Madonsela to tighten rules on reports

2013-12-02 11:27
Public Protector Thuli Madonsela (Werner Beukes, Sapa)

Public Protector Thuli Madonsela (Werner Beukes, Sapa)

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Johannesburg - Public Protector Thuli Madonsela plans to restrict the way in which provisional reports are circulated, after a number of reports were leaked to the media.

Business Day reported on Monday that Madonsela believed the leaks had compromised the integrity of her office, and she plans to come up with a plan to ensure that the viewing of provisional reports is tightened up.

This comes after the key findings of her provisional report into the security upgrades at President Jacob Zuma's Nkandla residence in KwaZulu-Natal were published by the Mail & Guardian last Friday. The Sunday Times published parts of her report into a R800m fisheries patrol contract on Sunday, while City Press published part of her report into former communications minister Dina Pule last week.

The SACP over the weekend called for an investigation into how the provisional Nkandla report was leaked under Madonsela's watch.


Madonsela told Business Day the leaking of provisional reports means she is forced to defend her findings, while those affected were using the findings for their own ends.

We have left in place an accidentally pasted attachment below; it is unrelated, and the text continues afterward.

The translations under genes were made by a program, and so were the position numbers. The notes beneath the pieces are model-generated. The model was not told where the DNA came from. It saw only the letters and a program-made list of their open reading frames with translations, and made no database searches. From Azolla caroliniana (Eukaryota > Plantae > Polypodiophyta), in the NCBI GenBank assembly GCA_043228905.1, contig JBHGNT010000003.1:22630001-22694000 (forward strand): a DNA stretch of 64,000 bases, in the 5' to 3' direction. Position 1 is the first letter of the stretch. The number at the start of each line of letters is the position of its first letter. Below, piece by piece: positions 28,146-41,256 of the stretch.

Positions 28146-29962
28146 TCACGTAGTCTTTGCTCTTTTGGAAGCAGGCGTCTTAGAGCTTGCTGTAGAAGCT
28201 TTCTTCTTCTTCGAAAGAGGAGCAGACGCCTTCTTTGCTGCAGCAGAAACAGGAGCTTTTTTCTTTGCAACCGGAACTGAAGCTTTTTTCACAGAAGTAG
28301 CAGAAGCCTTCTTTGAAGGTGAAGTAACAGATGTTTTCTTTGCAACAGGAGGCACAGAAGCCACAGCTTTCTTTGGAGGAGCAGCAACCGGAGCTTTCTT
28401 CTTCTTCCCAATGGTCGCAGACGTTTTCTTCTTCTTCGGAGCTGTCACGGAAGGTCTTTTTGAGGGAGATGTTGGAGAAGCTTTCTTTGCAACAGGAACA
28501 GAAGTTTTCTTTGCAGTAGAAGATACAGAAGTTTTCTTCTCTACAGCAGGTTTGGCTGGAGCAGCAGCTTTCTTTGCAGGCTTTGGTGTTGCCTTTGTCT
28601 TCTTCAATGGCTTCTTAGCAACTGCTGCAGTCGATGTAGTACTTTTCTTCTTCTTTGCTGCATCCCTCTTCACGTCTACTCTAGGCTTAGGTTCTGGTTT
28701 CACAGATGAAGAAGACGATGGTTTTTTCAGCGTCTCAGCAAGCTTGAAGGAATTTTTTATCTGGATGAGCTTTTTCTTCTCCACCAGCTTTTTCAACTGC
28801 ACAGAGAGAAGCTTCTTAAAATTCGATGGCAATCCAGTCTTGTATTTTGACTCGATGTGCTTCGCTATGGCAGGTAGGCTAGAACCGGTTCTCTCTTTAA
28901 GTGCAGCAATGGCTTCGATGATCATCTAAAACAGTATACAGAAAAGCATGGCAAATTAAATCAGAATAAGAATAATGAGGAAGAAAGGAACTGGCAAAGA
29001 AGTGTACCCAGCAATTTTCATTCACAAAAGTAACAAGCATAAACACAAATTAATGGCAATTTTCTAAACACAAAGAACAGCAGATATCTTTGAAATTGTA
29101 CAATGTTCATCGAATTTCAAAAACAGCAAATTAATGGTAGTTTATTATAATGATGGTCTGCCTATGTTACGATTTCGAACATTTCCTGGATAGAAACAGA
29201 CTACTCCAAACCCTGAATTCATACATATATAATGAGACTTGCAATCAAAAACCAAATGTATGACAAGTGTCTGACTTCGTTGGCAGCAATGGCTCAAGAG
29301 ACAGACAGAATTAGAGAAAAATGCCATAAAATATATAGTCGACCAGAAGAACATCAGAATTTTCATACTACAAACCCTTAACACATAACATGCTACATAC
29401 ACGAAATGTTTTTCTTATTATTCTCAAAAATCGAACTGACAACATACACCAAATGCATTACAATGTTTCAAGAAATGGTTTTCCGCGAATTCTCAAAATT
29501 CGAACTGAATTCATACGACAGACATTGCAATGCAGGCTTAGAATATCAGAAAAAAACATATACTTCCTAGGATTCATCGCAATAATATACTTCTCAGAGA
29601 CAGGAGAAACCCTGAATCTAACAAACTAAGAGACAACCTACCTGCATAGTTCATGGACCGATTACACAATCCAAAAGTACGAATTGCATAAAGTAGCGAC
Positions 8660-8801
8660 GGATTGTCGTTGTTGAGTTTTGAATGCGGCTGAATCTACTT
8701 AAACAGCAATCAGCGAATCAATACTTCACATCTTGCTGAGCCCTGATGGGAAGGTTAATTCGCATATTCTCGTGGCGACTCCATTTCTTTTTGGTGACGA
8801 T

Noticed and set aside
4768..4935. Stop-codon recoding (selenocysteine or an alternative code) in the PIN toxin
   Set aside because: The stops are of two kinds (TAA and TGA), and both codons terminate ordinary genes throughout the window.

According to the newspaper, the office of the public protector is not legally obliged to offer affected parties a copy of the provisional report, and does this as a courtesy.

Currently, affected parties are given a copy of a provisional report and given about 10 days to make comments. However, leaks have occurred and affected parties have in certain cases launched legal action to challenge the findings.

Madonsela said she was considering reverting back to the previous system where she would write to affected parties to inform them of the findings before releasing her report. She is also considering allowing affected parties to view the interim report at her office, but not remove it or make copies of it.

Madonsela added that while the publication of leaked reports was unlawful and unethical, it was unlikely her office would take legal action against the newspapers who published the key findings of these reports, according to Business Day.

Read more on:    public protector  |  sacp  |  thuli madonsela  |  corruption  |  nkandla upgrade

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